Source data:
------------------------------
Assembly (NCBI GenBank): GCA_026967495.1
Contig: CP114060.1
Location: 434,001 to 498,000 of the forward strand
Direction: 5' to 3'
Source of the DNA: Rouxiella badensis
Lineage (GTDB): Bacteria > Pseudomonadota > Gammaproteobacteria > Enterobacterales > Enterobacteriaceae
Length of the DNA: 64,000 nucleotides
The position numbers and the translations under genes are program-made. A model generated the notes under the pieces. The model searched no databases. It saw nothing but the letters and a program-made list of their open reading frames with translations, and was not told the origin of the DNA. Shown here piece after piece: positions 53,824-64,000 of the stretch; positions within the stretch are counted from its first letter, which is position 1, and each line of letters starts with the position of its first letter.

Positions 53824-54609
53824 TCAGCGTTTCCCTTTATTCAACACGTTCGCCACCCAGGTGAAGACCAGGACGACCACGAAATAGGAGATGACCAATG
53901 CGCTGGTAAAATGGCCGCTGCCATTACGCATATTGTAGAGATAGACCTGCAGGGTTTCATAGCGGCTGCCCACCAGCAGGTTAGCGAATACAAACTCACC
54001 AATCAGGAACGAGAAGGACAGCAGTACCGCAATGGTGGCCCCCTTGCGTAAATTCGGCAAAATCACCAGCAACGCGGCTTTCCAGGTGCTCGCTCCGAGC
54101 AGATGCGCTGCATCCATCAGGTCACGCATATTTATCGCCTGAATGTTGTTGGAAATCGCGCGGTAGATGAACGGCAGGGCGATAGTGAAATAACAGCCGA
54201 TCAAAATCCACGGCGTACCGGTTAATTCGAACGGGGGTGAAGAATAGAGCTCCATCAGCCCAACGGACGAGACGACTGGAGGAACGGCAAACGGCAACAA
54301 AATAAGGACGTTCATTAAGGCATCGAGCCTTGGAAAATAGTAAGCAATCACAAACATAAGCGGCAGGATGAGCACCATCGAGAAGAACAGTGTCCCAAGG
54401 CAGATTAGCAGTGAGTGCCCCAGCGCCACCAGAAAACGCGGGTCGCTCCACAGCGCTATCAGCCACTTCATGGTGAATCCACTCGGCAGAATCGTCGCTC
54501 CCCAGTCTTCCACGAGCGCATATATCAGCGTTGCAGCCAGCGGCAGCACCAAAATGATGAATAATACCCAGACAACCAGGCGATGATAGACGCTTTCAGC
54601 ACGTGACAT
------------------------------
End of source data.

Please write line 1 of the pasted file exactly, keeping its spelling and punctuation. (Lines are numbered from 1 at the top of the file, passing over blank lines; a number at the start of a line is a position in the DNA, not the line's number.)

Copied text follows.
Assembly (NCBI GenBank): GCA_026967495.1